UK

Pubs ‘raise glass’ to Chancellor’s small firms boost

Britain’s publicans and brewers will be ‘raising a glass to the Chancellor’ after measures unveiled in the autumn statement to help small firms by slashing business rates bills across the sector (Lynne Cameron/PA)
Britain’s publicans and brewers will be ‘raising a glass to the Chancellor’ after measures unveiled in the autumn statement to help small firms by slashing business rates bills across the sector (Lynne Cameron/PA) Britain’s publicans and brewers will be ‘raising a glass to the Chancellor’ after measures unveiled in the autumn statement to help small firms by slashing business rates bills across the sector (Lynne Cameron/PA)

Britain’s publicans and brewers will be “raising a glass to the Chancellor” after measures were unveiled in the autumn statement to help small firms by slashing business rate bills across the sector.

But trade groups criticised Jeremy Hunt for failing to do more to help large retail and hospitality businesses.

Experts estimated that independent pubs, small shops and restaurants will save between £11,728 and £16,507 each on average in business rates next April thanks to the announcements.

The Chancellor revealed plans to freeze the so-called small business multiplier – a tax rate used to calculate bills for non-domestic properties – while also extending the 75% discount on business rates up to £110,000 for retail, hospitality and leisure firms for a fifth year to 2024-25.

The Federation of Small Businesses (FSB) welcomed the moves as “bold, measured and targeted support”, while the British Beer and Pub Association (BBPA) said they were “vital lifelines for the sector”.

It comes as Jeremy Hunt also announced plans to freeze beer duty until August 2024.

Emma McClarkin, chief executive of the BBPA, said: “Britain’s publicans and brewers will be raising a glass to the Chancellor tonight, who has once again recognised the importance of our nation’s pubs and brewers to the economy and communities.”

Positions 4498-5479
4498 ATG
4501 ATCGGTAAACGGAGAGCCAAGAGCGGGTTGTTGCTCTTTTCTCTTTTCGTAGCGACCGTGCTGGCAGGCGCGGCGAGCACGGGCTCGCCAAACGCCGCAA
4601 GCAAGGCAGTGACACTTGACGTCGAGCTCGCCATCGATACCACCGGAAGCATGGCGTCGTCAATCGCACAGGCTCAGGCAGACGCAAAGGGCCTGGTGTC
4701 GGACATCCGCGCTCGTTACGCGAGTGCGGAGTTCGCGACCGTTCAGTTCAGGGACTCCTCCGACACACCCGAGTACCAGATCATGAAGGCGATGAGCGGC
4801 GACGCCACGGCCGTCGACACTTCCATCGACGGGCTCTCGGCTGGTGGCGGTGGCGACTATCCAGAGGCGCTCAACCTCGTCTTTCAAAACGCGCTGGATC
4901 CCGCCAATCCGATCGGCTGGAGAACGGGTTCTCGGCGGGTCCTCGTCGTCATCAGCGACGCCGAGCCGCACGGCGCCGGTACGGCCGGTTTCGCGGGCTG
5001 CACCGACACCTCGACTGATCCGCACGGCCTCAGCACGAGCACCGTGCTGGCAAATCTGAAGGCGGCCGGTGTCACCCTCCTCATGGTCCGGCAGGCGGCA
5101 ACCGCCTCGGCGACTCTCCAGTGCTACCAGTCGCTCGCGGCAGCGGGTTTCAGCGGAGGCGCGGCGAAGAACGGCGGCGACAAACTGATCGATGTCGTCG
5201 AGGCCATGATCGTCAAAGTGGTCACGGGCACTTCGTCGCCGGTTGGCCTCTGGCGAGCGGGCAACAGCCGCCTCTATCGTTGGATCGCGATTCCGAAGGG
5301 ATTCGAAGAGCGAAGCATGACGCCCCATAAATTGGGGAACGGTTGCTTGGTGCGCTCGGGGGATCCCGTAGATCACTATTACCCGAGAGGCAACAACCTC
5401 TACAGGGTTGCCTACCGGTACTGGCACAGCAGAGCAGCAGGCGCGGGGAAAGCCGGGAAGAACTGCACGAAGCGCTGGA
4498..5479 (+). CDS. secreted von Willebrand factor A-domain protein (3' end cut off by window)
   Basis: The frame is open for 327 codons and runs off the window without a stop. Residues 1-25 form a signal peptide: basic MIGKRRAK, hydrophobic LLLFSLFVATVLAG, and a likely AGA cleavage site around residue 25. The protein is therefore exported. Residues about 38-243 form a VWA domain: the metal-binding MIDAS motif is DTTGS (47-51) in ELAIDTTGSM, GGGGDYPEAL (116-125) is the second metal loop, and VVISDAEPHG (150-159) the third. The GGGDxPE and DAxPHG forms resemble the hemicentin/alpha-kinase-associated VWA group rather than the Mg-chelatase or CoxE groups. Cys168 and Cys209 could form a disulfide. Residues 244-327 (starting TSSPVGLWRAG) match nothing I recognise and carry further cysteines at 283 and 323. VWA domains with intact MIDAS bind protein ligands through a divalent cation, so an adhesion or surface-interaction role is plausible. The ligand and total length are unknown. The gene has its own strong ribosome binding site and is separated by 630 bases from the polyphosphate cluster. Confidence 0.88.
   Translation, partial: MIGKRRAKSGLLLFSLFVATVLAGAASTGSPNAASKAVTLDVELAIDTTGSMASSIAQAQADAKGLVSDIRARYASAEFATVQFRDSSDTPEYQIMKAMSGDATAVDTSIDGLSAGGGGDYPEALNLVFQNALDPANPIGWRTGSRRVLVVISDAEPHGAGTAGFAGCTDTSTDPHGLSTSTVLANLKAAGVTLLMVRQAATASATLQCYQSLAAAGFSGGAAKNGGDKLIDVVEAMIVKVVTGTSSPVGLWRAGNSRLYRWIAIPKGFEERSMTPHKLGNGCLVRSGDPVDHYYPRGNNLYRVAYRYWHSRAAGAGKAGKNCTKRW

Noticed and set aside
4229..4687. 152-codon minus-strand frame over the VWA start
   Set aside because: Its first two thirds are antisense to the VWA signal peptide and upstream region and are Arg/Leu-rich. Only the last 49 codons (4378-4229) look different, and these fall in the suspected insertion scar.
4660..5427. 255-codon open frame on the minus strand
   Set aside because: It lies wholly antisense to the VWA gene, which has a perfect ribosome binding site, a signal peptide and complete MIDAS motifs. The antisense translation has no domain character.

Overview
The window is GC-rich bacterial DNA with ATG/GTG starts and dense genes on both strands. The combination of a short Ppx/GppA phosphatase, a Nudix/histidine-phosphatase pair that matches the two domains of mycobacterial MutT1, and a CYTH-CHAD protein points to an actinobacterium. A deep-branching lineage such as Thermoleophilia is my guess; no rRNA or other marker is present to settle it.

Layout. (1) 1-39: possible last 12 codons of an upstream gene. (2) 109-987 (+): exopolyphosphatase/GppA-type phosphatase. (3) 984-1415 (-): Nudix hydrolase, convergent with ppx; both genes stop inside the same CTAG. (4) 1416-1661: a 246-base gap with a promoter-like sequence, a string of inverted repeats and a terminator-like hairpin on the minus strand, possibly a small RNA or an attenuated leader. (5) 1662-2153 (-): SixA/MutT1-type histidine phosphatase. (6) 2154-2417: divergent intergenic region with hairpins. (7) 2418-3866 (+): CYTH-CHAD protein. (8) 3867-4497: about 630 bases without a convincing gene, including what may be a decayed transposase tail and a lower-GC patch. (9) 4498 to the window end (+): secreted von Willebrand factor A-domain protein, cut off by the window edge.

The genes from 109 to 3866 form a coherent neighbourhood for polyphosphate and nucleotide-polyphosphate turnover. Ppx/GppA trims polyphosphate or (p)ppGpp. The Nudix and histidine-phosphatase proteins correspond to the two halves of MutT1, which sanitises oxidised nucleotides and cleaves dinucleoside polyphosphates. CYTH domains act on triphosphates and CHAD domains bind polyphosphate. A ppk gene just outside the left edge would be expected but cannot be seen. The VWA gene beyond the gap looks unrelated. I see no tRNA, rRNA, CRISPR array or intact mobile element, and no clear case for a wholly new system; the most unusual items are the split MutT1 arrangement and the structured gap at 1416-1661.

She added: “These policy decisions will save our sector around £350 million.

“They will help deliver growth across cities, towns and villages all over the UK, helping to level up the nation and underpin truly national growth in local economies at the heart of our communities.”

But she stresses that such measures were “critical”, to help offset soaring costs and a £240 million increase in the sector’s wage bill after the government also upped the National Living Wage for workers.

The freezing of the small business rates multiplier for another year, together with the extension of the 75% discount for occupied retail, leisure and hospitality premises for 2024-25 will save the average shop £11,728, restaurant £16,507, pub £12,869 and cafe £6,072 in business rates next April, according to the commercial real estate intelligence firm Altus Group.

But trade groups said the Chancellor’s decision to increase the so-called standard multiplier – which is paid by properties with a rateable value of £51,000 or more – by 6.7% will hit some of the country’s biggest employers.

UKHospitality chief executive Kate Nicholls said it “will see businesses representing almost two-thirds of the sector’s trade still facing a £150 million rates hike”.

“This will only put more pressure on consumer prices and inflation, at a time when businesses are still grappling with high costs of energy, food, drink and wages.”

Helen Dickinson, chief executive of the British Retail Consortium (BRC), said “retailers and their customers have been sold out by the Chancellor’s statement”.

She said the statement “does not do enough to support shops, shoppers and an industry that employs over three million people, and many more across its supply chains”.

“The extension to the retail, hospitality and leisure relief and the freezing of the small business multiplier is a gesture of support to high streets and while it may help some smaller businesses, it does nothing for those retailers that provide the lion’s share of employment, investment, and low-cost essentials for customers,” according to Ms Dickinson.